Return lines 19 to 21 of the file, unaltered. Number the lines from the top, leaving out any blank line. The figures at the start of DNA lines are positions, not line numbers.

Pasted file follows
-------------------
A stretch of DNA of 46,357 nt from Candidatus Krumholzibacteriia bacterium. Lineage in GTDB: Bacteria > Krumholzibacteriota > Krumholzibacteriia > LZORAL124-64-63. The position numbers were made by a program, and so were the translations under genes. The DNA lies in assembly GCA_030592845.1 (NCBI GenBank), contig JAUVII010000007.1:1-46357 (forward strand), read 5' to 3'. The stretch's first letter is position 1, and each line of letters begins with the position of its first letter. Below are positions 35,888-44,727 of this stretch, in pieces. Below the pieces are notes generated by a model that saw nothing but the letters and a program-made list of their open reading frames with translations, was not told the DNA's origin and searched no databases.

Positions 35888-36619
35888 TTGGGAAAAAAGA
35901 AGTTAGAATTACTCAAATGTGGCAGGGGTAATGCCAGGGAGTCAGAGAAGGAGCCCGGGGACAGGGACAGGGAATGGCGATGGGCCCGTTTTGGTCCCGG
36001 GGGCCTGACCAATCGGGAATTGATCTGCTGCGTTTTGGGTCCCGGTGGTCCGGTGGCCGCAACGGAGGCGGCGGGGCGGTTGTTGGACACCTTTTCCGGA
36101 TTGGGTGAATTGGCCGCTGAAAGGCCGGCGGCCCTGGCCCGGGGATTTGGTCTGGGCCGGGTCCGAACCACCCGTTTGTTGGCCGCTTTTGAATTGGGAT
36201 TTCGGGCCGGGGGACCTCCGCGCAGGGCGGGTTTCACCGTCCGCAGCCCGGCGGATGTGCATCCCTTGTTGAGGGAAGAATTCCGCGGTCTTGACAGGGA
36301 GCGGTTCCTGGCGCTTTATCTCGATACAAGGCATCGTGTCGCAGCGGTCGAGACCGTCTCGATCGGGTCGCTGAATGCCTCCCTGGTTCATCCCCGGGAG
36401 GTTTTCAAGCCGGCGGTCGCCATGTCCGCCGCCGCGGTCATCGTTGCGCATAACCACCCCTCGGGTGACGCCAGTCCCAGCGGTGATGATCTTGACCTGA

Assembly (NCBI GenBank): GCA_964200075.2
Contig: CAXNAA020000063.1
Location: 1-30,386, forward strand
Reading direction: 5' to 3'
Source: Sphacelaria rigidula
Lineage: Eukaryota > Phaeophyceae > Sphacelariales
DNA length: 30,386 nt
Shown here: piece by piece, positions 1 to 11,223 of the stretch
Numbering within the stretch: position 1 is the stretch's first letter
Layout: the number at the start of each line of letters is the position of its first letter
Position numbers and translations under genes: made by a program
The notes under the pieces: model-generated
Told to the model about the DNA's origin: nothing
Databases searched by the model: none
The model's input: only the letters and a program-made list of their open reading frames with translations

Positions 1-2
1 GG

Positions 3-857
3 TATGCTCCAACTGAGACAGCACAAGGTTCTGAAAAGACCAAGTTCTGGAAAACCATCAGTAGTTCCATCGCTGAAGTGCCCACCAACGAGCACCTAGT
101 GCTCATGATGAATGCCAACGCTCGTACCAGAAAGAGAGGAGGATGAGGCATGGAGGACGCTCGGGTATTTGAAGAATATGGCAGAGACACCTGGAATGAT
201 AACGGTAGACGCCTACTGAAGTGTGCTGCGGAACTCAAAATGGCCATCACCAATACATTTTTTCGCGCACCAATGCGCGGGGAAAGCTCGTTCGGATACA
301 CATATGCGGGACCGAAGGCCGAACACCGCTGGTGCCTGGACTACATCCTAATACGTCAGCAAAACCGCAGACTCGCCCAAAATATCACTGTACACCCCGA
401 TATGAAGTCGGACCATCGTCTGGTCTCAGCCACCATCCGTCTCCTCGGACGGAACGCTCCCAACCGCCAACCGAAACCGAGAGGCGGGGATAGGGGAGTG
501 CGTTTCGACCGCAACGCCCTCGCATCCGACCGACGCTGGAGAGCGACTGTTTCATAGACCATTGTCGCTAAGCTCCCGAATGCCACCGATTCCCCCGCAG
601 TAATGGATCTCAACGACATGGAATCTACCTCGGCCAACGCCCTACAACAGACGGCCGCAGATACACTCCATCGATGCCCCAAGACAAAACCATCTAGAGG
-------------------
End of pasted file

Layout: the number at the start of each line of letters is the position of its first letter
Position numbers and translations under genes: made by a program
The notes under the pieces: model-generated